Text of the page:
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Living To 150 Might Actually Be Achievable With Gene Therapy

How would you like to live to 150? Researchers have found a gene therapy that could expand the human lifespan to 150 or well-beyond. The technique involves “shutting off” a group of genes whose actions limit longevity.

Doctors and researchers who study longevity tend to agree that the maximum achievable human lifespan maxes out at about 150 years. But even reaching close to that maximum and retaining a level of vitality allowing you to enjoy all of those added years has remained elusive.

However, a group of researchers may have just found a way to not only extend the human lifespan to 150 or even beyond, but more importantly, how to keep you healthy and strong enough to make living that long worth it. It involves identifying a group of genes most responsible for extremely long life in other animals, such as fruit flies, and discovering how their powers could be extended to humans.

The genes in question play an essential role in building proteins in our cells. Co-lead author Dr. Nazif Alic from the Institute of Healthy Ageing at UCL says that shutting down the actions of genes such as these can affect longevity.

“We have already seen from extensive previous research that inhibiting certain genes – involved in making proteins in our cells – can extend lifespan in model organisms such as yeast, worms, and flies,” he says.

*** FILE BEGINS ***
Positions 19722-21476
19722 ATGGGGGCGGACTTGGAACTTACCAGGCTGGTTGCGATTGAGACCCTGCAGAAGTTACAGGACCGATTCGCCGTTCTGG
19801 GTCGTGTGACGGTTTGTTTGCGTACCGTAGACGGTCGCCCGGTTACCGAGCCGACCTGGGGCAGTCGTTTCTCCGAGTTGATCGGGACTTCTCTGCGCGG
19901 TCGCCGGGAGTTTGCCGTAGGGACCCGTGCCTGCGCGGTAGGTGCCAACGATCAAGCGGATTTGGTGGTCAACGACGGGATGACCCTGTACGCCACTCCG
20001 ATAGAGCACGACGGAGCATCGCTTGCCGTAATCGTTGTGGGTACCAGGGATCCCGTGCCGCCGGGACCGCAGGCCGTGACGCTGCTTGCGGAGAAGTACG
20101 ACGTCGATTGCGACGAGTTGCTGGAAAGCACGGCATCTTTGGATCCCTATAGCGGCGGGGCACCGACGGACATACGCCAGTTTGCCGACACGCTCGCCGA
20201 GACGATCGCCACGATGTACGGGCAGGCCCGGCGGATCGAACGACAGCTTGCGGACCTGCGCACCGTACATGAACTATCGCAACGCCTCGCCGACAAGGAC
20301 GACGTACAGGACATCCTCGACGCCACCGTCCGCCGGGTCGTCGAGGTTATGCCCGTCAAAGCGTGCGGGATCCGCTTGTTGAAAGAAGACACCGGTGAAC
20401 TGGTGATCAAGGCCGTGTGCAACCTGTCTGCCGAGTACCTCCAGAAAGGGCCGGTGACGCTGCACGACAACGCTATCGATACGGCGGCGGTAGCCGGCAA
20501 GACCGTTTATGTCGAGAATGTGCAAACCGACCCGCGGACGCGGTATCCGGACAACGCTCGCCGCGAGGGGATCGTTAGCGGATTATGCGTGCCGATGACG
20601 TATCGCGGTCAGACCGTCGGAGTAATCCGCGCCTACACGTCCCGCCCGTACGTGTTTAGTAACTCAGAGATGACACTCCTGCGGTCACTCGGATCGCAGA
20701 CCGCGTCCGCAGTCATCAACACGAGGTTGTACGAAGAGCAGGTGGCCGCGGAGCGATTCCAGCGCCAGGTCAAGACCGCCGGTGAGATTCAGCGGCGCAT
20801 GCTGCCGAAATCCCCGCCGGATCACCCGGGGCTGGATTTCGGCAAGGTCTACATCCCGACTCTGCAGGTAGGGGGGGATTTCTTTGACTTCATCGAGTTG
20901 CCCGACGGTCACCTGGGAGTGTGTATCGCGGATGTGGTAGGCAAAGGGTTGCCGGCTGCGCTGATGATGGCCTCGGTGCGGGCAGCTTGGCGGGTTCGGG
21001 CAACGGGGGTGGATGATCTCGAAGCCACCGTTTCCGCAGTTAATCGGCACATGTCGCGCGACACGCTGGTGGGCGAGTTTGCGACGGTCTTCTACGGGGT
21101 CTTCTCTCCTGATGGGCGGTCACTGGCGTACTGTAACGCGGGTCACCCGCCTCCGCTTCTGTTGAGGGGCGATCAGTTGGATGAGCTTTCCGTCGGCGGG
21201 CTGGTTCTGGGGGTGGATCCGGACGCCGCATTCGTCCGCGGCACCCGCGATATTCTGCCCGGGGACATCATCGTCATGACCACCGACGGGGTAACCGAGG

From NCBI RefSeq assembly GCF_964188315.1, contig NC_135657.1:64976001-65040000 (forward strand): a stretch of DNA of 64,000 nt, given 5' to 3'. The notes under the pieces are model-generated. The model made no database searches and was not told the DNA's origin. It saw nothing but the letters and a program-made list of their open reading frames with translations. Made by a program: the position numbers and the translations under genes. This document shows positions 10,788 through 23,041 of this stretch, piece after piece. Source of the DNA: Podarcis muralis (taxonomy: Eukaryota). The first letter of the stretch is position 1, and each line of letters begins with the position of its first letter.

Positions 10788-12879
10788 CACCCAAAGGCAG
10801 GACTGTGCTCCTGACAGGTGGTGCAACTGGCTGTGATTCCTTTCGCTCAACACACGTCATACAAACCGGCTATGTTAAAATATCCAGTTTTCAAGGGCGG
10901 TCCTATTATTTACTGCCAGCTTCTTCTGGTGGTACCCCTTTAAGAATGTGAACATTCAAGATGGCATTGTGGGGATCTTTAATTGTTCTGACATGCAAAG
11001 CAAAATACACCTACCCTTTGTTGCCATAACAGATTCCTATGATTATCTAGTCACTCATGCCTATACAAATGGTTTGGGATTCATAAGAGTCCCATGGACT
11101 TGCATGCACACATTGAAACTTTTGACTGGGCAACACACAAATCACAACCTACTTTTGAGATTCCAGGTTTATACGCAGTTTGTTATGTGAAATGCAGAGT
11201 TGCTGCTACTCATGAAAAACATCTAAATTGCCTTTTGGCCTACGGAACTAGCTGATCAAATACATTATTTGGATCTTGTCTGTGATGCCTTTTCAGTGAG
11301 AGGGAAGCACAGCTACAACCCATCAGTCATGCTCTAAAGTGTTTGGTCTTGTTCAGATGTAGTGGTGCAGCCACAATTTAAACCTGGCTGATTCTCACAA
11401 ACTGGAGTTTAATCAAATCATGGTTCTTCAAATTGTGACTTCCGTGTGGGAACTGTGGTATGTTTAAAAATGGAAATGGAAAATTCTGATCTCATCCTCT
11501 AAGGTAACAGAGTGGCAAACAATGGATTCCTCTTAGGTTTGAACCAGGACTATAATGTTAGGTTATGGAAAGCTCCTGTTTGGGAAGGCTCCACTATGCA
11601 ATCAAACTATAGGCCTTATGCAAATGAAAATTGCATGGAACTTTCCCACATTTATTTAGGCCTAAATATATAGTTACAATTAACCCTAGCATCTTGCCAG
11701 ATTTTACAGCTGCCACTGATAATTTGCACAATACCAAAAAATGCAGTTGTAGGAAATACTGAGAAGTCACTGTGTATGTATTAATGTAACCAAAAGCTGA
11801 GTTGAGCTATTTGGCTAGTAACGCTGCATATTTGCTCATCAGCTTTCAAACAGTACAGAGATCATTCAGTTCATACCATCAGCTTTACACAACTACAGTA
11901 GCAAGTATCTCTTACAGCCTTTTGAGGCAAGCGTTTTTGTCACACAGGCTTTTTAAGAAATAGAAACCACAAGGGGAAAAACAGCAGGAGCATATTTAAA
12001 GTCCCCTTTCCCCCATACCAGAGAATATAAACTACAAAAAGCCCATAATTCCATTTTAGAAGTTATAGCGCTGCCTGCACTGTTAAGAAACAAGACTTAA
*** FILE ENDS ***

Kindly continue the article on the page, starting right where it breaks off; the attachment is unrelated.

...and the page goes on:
However, this is the first time scientists have demonstrated the same link in humans. The results emerged from a review of genetic data from previous studies involving 11,262 people who had lived an exceptionally long life to an age above the 90th percentile of their cohort.

They found that people with reduced activity of genes linked to two RNA polymerase enzymes were more likely to live very long lives. The researchers found evidence that the genes’ effects were linked to their expression in specific organs, including abdominal fat, liver, and skeletal muscle, but also that the effect on longevity was much broader, transcending direct associations with specific age-related diseases.

The challenge that remains is understanding exactly when and how to safely turn these genes off. The scientists noted that the genes in question serve an important role in fighting off disease and keeping us healthy during our growing years and into adulthood. It is only once we which middle-age that they start to cause problems associated with aging and shorter lifespans. In fact, they point out that from an evolutionary perspective, that is why these genes function the way they do because, for the survival of the species, it is advantages to keep the population strong and healthy in its “childbearing years” and to weed out the older members of the population who no longer can reproduce.

Still, the researchers say this is an important breakthrough since it is the first time that anyone has been able to establish the same “on/off” relationship of these genes to longevity in humans that has been previously only been demonstrated in animal models.

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